Uilleann pipes (pronounced ill-in or ill-yun) are a complex instrument. Tradition holds that seven years learning, seven years practising and seven years playing is required before a piper could be said to have mastered his instrument.[19] The uilleann pipes developed around the beginning of the 18th century, the history of which is depicted in carvings and pictures from contemporary sources in both Britain and Ireland as pastoral and union pipes.[20] Its modern form had arrived by the end of the 18th century, and was played by gentlemen pipers such as the mid-18th century piper Jackson from Limerick and the Tandragee pipemaker William Kennedy, the Anglican clergyman Canon James Goodman (1828–1896) and his friend John Hingston from Skibbereen. These were followed in the 20th century by the likes of Séamus Ennis, Leo Rowsome and Willie Clancy, playing refined and ornate pieces, as well as showy, ornamented forms played by travelling pipers like John Cash and Johnny Doran.[21] The uilleann piping tradition had nearly died before being re-popularized by the likes of Paddy Moloney (of the Chieftains), and the formation of Na Píobairí Uilleann, an organisation open to pipers that included such players as Rowsome and Ennis, as well as researcher and collector Breandán Breathnach. Liam O'Flynn is one of the most popular of modern performers along with Paddy Keenan, Davy Spillane, Jerry O'Sullivan, and Mick O'Brien. Many Pavee (Traveller) families, such as the Fureys and Dorans and Keenans, are famous for the pipers among them.[citation needed]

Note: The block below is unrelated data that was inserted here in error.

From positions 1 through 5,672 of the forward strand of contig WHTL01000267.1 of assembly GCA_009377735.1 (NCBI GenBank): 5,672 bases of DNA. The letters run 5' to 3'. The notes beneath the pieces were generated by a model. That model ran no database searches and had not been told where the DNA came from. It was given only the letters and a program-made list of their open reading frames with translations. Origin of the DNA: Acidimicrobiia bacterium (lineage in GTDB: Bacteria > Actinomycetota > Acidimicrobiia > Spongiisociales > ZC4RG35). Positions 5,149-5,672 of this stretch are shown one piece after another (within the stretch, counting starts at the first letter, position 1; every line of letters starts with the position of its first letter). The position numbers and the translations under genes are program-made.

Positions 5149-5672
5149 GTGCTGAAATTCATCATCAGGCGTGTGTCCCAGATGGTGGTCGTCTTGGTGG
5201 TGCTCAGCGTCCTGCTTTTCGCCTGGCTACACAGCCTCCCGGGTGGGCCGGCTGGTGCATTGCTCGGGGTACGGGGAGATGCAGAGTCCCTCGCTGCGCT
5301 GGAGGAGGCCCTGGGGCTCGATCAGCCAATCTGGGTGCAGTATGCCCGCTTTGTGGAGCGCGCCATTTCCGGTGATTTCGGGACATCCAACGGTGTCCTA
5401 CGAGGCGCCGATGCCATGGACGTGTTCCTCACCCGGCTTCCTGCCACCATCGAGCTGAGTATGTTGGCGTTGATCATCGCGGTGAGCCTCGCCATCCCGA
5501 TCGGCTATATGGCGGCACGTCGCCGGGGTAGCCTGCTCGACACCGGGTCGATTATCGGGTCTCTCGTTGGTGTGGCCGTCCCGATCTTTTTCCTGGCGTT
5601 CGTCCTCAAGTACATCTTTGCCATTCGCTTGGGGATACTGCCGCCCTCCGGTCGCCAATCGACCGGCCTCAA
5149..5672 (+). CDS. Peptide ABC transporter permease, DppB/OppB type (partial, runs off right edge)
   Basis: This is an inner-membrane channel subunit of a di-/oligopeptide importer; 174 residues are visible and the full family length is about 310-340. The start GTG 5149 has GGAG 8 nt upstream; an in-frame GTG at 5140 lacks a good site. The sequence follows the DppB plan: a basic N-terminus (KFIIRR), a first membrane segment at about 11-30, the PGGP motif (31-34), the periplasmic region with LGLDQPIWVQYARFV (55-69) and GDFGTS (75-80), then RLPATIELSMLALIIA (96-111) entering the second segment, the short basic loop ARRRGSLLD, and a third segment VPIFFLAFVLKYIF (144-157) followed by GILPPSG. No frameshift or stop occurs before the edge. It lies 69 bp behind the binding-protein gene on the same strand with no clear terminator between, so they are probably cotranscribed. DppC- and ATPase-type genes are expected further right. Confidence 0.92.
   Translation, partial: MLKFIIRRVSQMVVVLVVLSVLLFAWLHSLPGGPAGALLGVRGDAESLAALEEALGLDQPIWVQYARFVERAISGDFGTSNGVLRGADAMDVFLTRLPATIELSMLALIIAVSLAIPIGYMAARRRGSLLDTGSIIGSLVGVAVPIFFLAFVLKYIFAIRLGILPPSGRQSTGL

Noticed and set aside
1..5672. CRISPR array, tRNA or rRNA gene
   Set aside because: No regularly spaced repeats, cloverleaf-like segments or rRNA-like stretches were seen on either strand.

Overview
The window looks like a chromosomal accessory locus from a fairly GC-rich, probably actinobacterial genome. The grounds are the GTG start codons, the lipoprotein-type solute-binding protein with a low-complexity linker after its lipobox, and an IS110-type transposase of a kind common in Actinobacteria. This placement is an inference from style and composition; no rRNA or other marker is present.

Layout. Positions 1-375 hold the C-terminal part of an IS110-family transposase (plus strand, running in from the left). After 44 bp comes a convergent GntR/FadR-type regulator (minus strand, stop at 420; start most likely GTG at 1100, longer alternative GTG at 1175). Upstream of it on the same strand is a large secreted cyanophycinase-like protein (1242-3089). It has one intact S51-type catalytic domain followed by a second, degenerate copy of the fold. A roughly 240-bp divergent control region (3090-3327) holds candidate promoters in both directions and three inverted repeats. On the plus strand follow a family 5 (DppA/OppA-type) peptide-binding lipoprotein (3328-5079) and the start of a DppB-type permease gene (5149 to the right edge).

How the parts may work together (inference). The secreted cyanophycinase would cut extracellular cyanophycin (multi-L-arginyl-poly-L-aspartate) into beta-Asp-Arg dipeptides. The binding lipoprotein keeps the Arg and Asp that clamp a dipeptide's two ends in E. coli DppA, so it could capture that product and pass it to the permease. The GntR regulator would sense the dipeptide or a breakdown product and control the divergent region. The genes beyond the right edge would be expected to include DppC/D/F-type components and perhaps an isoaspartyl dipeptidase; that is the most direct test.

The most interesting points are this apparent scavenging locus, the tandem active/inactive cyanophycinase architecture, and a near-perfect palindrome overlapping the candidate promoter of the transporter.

Uilleann pipes are among the most complex forms of bagpipes; they possess a chanter with a double reed and a two-octave range, three single-reed drones, and, in the complete version known as a full set, a trio of (regulators) all with double reeds and keys worked by the piper's forearm, capable of providing harmonic support for the melody. (Virtually all uilleann pipers begin playing with a half set, lacking the regulators and consisting of only bellows, bag, chanter, and drones. Some choose never to play the full set, and many make little use of the regulators.) The bag is filled with air by a bellows held between the piper's elbow and side, rather than by the performer's lungs as in the highland pipes and almost all other forms of bagpipe, aside from the Scottish smallpipes, Pastoral pipes (which also plays with regulators), the Northumbrian pipes of northern England, and the Border pipes found in both parts of the Anglo-Scottish Border country.